From the team that beat Sunderland a week before, Brendan Rodgers moved Jordan Henderson in from the right-wing-back position to sit with Steven Gerrard in the centre of midfield. Lucas Leiva was suspended.
Rodgers brought Sterling into the vacant right-wing-back position.
It was a big responsibility for a player so young and, unfortunately, it was a slightly misguided decision.
The right-wing-back position in Rodgers’ 3-4-2-1 formation that has evolved over the last three games calls for the right and left wing-backs to cover vast amounts of pitch during the 90 minutes.
The perfect wing-back in this system would be a player who is quick and athletic to attack down the wide channels and can provide excellent service through the means of crosses and through-balls for the frontline players. He should also be strong and defensively sound, capable of keeping up with the pace of the game and able to put in a tackle.
Unfortunately, at 18 years of age Sterling has not yet achieved all of these key attributes that a wing-back needs.
Against Palace he looked like a lost boy out on the right wing.
His smaller, thinner frame and lack of defensive confidence was immediately recognised as Liverpool’s weak spot and exploited by the visitors.
His stats tell a different story, however, and show the disrupted nature of purely using data as tool for match analysis.
Sterling's passing accuracy was 84% – 2% higher than his left-sided counterpart Jose Enrique. He made 3 tackles – 2 more than Enrique, but committed 3 fouls, including the one that lead to Palace scoring their second half goal from the resulting free-kick.
Sterling’s problem is that he is not a defender. As he’s not a defender, he can’t be expected to perform defensive responsibilities.
He looked a frustrated, lost sheep when tracking back, especially in the latter stages of the game against Palace. His petulance got the better of him eventually and he was booked, giving away a free-kick in a dangerous position on 75 minutes.
Sterling's ineffectiveness to compete defensively in a wing-back position cast him as a distracted figure. As this heat map from Squawka.com shows, he made little movement back to defend. Palace took advantage of the gaping hole he left.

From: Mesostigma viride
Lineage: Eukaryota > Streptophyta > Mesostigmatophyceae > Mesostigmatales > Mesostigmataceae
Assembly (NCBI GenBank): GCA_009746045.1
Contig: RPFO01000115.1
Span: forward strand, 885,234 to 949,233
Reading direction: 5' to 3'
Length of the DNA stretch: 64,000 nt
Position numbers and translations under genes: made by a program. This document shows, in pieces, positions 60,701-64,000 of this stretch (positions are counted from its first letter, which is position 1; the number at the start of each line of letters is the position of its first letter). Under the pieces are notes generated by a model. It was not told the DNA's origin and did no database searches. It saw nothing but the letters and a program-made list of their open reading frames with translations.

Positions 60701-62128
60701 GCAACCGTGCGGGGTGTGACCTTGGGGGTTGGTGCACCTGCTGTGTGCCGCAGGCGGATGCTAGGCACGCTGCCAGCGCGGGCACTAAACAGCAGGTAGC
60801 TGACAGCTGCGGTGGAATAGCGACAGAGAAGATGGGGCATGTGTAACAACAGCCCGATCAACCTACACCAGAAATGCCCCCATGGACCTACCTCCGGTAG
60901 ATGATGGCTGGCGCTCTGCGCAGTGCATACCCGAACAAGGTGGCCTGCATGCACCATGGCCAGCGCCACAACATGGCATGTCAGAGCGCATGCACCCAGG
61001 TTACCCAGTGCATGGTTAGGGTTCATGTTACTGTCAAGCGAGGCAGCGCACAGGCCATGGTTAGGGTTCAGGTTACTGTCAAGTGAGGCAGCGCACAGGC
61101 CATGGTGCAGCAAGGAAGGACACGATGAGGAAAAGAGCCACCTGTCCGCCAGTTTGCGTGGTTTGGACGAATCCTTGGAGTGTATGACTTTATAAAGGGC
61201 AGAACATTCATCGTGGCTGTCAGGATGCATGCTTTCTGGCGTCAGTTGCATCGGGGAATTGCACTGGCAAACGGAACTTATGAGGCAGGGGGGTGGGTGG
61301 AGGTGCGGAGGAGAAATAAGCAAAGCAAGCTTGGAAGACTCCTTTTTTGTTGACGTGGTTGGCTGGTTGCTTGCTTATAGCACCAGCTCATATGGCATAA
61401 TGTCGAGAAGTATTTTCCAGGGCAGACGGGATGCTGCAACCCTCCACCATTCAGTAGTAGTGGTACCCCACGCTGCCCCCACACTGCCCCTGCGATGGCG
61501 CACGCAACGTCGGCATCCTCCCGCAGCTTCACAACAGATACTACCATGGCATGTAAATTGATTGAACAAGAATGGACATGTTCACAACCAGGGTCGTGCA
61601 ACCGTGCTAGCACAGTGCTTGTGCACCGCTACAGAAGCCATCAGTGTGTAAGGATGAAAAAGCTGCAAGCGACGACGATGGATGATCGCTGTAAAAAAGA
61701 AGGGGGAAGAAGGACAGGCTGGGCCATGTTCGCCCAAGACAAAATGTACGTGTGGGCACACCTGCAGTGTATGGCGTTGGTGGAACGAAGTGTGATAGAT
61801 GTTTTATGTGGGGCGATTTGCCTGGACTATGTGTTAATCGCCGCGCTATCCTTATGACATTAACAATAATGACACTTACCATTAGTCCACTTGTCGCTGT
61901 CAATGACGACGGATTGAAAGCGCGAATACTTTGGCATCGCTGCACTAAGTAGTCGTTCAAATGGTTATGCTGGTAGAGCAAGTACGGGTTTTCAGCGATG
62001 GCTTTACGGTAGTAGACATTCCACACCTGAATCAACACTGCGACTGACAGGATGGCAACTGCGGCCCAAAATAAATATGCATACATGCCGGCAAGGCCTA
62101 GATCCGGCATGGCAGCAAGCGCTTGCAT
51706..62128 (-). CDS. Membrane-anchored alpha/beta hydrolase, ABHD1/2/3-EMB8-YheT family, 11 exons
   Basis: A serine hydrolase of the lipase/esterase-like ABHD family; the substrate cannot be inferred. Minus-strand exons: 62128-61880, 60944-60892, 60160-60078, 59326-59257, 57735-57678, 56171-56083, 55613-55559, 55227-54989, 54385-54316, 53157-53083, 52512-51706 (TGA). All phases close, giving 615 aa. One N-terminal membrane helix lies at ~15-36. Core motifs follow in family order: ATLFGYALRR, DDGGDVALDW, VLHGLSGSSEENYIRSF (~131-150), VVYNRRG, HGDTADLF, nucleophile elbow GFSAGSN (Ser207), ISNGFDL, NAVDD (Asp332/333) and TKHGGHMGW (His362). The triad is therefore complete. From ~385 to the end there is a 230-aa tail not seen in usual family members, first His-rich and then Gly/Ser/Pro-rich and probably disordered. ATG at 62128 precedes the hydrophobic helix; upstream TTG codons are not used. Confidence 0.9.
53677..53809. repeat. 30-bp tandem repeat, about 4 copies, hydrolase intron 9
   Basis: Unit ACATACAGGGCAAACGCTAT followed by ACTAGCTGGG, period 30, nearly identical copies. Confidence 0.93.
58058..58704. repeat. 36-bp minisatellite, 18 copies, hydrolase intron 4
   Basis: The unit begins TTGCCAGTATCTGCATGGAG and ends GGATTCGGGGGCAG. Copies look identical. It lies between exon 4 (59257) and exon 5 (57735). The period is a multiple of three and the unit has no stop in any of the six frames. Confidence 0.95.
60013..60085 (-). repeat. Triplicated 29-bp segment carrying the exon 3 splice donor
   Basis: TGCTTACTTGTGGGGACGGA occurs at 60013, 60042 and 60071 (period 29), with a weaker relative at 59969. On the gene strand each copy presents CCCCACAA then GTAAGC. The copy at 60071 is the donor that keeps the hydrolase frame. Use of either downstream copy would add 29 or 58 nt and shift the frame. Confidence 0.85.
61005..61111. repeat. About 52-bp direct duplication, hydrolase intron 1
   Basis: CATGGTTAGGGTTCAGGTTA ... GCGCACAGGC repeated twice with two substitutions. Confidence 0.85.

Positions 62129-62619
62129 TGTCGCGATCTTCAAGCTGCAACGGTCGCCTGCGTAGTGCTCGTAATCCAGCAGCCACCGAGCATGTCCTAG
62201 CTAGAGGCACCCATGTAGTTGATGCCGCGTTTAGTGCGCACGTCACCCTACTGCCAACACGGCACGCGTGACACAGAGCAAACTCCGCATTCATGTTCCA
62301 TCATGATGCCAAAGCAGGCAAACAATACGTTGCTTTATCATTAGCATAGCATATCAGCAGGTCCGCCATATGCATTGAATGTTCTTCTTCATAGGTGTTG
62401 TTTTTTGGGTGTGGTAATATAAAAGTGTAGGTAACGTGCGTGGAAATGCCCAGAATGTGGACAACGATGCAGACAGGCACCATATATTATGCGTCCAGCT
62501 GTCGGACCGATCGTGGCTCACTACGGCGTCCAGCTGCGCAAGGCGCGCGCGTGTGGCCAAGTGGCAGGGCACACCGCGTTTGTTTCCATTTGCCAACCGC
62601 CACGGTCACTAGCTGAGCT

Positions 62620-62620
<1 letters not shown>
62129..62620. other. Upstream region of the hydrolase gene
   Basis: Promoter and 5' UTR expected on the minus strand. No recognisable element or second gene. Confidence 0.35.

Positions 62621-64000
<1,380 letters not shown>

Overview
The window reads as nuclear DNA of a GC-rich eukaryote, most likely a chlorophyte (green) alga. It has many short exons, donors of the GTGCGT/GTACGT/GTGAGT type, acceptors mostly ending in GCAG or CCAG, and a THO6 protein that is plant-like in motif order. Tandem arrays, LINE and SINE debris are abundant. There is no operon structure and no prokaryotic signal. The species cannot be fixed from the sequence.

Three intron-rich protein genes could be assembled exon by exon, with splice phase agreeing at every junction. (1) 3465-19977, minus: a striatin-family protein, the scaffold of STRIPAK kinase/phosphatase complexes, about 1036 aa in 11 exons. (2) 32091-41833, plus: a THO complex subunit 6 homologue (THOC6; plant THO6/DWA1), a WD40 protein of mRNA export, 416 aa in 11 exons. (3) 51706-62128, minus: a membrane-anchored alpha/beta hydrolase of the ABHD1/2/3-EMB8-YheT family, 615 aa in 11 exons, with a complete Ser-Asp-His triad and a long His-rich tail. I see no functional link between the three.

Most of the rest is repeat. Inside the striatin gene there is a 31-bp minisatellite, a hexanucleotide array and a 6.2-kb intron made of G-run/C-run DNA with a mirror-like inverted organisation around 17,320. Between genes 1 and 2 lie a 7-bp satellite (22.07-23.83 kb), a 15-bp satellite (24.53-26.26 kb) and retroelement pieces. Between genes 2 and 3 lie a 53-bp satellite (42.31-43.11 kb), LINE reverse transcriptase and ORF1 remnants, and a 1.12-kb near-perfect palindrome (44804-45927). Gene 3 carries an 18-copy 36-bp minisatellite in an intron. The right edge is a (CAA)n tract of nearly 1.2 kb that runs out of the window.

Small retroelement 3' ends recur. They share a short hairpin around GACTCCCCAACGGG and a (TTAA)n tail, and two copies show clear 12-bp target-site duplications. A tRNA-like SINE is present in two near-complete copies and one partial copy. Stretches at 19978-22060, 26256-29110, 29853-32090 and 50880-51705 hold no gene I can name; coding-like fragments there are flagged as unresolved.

Going forward, Sterling's crosses were weak and wasted a number of swift Liverpool counter-attacks. His focus to take the ball past players was foiled by the experienced Palace back line who made the contest look like men against a boy.
Some may argue that Sterling is still only 18, still learning his trade and still making the leap from youth to Premier League football. Should he be given some slack based on that fact? If a player isn’t good enough, he shouldn’t be playing, age shouldn’t be a factor at this most elite level of football.
A damming assessment of Sterling’s performance against Palace, maybe, but the position he was put in was the creator of his problems on Saturday afternoon.
Sterling is not yet, and probably won’t be, a player capable of covering the whole right-wing. He does not possesses the tactical intelligence, athleticism or strength of a master of that position, such as Glen Johnson.
Unfortunately for Sterling, his perfect position as a simple right-winger or right-sided attacking midfielder does not exist in Liverpool’s current set-up.
Whilst I see merit in giving the England U21 star first team experience, he should be ready for the position and the responsibilities that come with it, before being thrown in at the deep end in a Premier League game.
Fortunately for Liverpool, they have the perfect man for that right-wing-back position in Glen Johnson. However, as his current injury break is showing, the Reds are not fully equipped to cover his absence.
It will surely be a position Rodgers will look to strengthen come January, so as not to carry an over reliance on Johnson for the second half of the campaign.
As for Sterling, he’s got a lot of promise, and a bright future ahead. Just not at right-wing-back, please.